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    Legal loopholes

    Tuesday, 23 March 2010 10:39 by Simon Fineman

    Last week I received an urgent call from Westminster to ask me if I would support a ten minute rule bill in Parliament to outlaw illegally logged timber.  Intuitively I agreed.  Actually I wasn't in the mood to think too much about the question because I was rather tired having just stepped off a plane from a business trip to India. 

    Reflecting on the call since then I can't help but contrast the high moral ground which politicians and NGO's so naturally favour to the actual world I trade in.  There could be no better destination than India to illustrate the point.  There I heard about plenty of European companies who are blatantly flouting European laws banning the importation of certain species; very frustrating for those of us trying to do the right thing.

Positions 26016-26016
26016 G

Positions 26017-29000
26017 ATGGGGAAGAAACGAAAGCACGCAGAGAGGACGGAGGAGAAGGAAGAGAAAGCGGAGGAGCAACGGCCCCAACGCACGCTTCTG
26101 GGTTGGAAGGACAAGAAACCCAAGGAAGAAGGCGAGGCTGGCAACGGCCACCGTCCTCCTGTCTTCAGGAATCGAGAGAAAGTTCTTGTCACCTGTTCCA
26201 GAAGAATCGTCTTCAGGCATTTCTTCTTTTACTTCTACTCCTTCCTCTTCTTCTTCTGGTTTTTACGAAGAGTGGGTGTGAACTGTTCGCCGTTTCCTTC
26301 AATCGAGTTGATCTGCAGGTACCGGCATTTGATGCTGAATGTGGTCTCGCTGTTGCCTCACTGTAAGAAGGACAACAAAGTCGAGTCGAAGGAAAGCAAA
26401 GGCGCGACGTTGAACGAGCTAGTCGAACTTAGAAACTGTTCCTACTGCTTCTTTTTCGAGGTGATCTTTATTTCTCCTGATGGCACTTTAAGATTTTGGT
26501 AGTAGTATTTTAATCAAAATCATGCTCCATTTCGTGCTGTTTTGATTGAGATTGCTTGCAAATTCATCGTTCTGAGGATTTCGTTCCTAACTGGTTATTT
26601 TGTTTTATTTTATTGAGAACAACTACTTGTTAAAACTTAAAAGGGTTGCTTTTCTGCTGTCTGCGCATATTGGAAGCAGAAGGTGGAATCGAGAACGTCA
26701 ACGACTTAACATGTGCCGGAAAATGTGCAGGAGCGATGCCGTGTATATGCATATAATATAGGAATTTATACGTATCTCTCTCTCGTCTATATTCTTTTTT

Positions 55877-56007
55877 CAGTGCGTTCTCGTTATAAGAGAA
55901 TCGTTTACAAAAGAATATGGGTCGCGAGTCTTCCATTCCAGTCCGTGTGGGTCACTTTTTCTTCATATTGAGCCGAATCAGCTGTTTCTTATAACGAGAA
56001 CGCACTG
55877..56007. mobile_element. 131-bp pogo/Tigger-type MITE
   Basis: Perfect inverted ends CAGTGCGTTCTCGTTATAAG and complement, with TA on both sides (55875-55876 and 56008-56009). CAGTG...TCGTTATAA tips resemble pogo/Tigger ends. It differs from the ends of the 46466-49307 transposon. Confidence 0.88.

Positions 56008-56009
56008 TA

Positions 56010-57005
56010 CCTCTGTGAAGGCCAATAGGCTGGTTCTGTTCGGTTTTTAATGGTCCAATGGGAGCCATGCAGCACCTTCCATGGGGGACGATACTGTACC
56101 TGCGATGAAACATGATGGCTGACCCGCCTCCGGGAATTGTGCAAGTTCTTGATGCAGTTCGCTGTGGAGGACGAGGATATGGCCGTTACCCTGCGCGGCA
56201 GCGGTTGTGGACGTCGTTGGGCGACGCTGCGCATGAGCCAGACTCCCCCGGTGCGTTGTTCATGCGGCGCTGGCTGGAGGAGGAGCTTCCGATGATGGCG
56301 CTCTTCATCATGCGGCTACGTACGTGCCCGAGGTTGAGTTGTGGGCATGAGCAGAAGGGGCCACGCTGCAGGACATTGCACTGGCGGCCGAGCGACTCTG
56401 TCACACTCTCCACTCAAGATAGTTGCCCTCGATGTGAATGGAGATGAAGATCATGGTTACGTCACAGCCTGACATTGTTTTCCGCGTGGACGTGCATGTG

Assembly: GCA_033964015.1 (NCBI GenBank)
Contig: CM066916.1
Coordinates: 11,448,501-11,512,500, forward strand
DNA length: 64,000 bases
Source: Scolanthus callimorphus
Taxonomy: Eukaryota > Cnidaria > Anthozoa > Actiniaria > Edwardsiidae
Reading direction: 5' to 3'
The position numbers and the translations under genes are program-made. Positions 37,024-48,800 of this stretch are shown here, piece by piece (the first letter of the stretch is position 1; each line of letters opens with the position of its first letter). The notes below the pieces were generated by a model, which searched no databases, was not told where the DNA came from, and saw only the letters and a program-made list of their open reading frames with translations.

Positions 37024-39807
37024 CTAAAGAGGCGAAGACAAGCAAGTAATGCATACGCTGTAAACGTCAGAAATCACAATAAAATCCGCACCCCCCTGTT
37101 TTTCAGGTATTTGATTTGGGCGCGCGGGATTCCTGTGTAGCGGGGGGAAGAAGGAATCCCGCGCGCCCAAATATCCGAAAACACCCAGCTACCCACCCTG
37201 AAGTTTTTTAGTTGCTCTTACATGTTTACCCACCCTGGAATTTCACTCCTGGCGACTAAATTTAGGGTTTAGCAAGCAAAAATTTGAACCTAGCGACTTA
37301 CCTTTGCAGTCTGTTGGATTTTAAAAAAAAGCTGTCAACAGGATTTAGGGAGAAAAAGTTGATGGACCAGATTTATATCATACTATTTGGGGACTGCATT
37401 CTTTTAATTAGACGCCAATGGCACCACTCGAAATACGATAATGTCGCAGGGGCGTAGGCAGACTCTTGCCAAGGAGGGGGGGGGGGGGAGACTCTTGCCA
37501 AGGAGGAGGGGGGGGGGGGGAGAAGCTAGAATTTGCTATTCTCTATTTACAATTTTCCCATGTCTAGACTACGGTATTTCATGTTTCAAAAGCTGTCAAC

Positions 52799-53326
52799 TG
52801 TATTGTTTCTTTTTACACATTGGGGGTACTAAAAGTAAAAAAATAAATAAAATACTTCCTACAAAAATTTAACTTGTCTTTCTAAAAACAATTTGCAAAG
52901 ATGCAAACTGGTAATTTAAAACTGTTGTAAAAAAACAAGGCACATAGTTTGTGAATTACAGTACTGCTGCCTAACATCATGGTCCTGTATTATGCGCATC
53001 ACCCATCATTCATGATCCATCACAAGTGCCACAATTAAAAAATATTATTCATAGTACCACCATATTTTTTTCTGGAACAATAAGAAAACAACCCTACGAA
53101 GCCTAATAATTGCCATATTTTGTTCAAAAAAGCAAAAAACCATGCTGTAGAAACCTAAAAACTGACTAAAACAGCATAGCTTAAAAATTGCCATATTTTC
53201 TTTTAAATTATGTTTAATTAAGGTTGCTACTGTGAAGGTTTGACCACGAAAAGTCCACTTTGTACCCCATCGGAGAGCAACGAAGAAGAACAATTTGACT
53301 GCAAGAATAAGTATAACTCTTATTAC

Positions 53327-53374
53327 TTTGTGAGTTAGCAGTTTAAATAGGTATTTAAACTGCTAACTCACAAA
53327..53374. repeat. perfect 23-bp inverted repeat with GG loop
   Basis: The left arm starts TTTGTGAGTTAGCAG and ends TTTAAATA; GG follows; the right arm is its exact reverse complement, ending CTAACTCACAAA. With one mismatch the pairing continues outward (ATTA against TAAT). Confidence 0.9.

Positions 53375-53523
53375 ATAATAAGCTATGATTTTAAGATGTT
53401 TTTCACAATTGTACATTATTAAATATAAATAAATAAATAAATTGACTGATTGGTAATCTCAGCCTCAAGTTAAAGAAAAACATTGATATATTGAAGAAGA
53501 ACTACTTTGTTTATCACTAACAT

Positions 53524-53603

Many Indian traders have absolutely no respect for environmental protection.  To them logs are available, they are perfectly tradable and Western regulations are just an artificial obstacle that can easily be circumvented.  The traders' response to any accusation of illegality is surprised bewilderment that anyone could pass up a good deal.  Disappointing - to me personally and no doubt to our politicians - after so many years of trying to do the right thing.

    Now before any reader starts to think my problem is with the Indians lets think about the other side of this story.  The only real reason illegal timbers are still traded into Europe is that us Europeans (including British) ultimately still buy them.   

    I expect that in their hearts our politicians know that no amount of legislation can actually halt illegal trading.  That's down to each and every one of us as consumers.  The truth is plain...there are enough markets that don't care to still carry on destroying the world's remaining precious forests. 

    Whilst this is the case then those of us that do care - and there are plenty - must keep up the pressure in every way we can to stop illegal timber from entering our markets, and to educate those who still buy them that they are making a big mistake.

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